When should a will be changed?

Date: Feb 03, 2012
Document Type: Newsletter

Drafting a will can be a long, complicated process. Once it has been witnessed and filed away for safekeeping, it can be tempting to rarely think about it again. But keeping your will up to date is extremely important.  Wills are often made years before a person dies, and there may be significant changes to an estate between when the will was written and when the will is executed.

Keeping a will up to date need not require significant effort. Many lawyers recommend a full reassessment every 3-5 years. During this reassessment, you should consider any changes in life circumstances that may have an impact upon the beneficiaries to your estate, or the allocation of your assets.

Common reasons for modifying a will include the birth of a child or grandchild, the purchase of assets not included in your will, or the disposal of assets gifted in your will (such as the sale of a home or car) will impact  on how, and to whom, you wish to gift your assets.

In most Australian states, the law will take into account any relevant change in marital circumstances when a will is executed – for example, in the case of divorce, revoking any gift to a former spouse or including a new spouse as a beneficiary in a will. However, given the complicated nature of succession laws, most lawyers strongly recommend drafting a completely new will when a person’s marital status has changed.  

It is also worth noting that a will does not become invalid if the willmaker changes their name (e.g. by deed poll) or address, between the time the will was signed, and the date of death. Generally, a will remains valid unless it is revoked and a beneficiary is able to receive benefits.

Some events which may cause you to consider modifying or revoking your will are:

  • change in marital status: succession laws in Australia generally account for changes in circumstances such as marriage and divorce. However these laws vary between the states and will not account for your personal circumstances or intentions;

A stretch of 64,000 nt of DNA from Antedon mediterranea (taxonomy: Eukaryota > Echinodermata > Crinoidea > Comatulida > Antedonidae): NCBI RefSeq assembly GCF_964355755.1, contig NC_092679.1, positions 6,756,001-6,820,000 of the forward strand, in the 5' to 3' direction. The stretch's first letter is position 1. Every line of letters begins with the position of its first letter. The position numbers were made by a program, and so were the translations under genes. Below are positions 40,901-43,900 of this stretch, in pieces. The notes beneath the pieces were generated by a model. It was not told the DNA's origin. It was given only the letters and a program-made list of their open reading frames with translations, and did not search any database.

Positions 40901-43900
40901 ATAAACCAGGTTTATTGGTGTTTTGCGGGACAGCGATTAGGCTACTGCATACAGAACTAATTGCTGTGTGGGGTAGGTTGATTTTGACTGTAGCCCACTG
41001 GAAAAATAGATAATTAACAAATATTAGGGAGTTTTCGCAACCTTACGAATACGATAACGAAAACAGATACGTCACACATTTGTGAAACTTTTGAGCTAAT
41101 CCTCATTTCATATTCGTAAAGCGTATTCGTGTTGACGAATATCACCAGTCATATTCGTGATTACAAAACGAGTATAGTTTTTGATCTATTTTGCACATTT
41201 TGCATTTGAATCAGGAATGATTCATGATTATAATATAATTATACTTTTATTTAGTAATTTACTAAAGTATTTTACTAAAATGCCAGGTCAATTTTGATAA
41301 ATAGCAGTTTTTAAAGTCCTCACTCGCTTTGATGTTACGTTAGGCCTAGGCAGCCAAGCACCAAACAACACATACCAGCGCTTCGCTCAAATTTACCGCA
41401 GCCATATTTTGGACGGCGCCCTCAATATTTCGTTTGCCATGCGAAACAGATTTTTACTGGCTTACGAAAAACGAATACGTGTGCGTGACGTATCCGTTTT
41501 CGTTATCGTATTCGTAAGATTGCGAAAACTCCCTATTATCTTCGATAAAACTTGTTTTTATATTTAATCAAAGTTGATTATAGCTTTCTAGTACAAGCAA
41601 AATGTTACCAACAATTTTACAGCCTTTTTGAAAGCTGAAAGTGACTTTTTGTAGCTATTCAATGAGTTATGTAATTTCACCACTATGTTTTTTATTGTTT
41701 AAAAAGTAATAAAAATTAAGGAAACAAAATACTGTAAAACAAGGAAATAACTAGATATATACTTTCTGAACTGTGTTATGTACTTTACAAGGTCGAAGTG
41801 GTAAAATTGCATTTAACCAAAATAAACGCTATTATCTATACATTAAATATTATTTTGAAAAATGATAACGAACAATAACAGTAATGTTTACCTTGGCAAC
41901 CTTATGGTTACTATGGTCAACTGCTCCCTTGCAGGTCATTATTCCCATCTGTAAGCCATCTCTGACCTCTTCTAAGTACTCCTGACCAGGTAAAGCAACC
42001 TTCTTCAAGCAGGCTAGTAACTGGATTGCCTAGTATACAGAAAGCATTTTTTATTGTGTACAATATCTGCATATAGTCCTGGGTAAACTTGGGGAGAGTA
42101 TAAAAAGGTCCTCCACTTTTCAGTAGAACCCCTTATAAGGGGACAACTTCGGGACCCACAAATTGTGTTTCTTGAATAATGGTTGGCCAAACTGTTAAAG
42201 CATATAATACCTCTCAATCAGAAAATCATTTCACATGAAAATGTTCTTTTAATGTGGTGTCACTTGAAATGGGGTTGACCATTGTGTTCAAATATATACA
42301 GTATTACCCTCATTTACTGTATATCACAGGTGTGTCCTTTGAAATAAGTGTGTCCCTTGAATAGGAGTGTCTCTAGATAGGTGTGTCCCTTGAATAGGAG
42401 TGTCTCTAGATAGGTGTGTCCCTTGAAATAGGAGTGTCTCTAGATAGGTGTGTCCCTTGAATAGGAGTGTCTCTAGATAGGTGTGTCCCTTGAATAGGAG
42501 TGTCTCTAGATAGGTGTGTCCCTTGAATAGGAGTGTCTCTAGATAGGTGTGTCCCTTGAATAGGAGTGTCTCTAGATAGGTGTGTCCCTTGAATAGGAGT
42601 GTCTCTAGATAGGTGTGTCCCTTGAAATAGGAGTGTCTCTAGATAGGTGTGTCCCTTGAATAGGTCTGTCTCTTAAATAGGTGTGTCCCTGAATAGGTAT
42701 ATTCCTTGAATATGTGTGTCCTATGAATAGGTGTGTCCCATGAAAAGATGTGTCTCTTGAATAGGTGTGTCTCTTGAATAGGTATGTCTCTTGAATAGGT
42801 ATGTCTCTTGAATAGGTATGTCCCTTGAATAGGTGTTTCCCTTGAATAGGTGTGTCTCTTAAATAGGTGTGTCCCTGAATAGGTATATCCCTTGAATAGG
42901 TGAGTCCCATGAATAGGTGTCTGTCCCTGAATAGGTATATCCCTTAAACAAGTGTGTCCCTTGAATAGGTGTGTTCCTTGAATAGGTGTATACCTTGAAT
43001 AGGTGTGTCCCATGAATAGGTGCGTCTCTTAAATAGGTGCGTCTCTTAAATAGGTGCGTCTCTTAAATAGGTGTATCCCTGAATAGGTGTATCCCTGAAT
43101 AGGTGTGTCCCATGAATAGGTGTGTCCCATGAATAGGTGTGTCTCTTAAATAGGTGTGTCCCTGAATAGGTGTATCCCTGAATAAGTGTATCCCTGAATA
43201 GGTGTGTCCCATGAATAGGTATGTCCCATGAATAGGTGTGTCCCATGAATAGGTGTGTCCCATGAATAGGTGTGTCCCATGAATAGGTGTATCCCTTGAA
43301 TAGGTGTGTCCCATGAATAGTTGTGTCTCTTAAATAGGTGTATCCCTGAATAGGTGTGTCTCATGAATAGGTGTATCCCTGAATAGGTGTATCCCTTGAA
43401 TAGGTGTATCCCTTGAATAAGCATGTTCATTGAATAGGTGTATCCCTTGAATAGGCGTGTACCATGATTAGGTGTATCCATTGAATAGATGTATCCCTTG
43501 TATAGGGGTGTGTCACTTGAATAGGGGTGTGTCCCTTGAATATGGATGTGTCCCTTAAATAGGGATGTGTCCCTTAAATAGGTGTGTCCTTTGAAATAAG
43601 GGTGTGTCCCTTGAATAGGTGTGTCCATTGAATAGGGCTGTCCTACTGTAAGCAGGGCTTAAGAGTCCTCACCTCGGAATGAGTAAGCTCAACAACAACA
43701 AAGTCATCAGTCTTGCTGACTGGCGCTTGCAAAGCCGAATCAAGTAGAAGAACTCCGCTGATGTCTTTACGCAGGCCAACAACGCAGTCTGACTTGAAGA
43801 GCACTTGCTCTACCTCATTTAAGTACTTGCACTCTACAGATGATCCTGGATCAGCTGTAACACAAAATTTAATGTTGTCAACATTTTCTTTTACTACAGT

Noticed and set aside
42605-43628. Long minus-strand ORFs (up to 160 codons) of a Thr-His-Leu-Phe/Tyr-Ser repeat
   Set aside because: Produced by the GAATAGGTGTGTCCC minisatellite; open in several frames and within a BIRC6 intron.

• births and deaths: updating a will to account for the birth of a child is very important, particularly if you intend on appointing a legal guardian for your child if anything happens to you and your spouse. A codicil may be sufficient if you already have children and will not be changing the guardian, but if it is for a first child and /or a new guardian, a new will should be written. Similarly, the loss of a loved one may require a redistribution of assets;
  • new or disposed of assets: if you have bestowed certain gifts to people in your will, and you no longer have those properties, you should also amend your will accordingly.  

If you do decide that you need to change or amend your will, it can be done in a several ways. Depending upon the extent of the change, you may need to insert a codicil (an addition made to an earlier will) that will modify or change anything in a will. However it is important to note that a codicil is not intended to cancel or revoke previous wills or testamentary dispositions. In fact, if the result of codicil revokes the will it is meant to be modifying, then the whole will could become invalid.  

However, many lawyers recommend that in instances where events are significant, then a whole new will should be drafted that accurately reflects the new intentions of the testator. This is particularly important in the case of divorce, where lawyers generally recommend a person make a new will, rather than relying on the partial revocation provisions in succession legislation.
A lawyer will be able to help you examine your circumstances to determine if you need to make any changes to your will.

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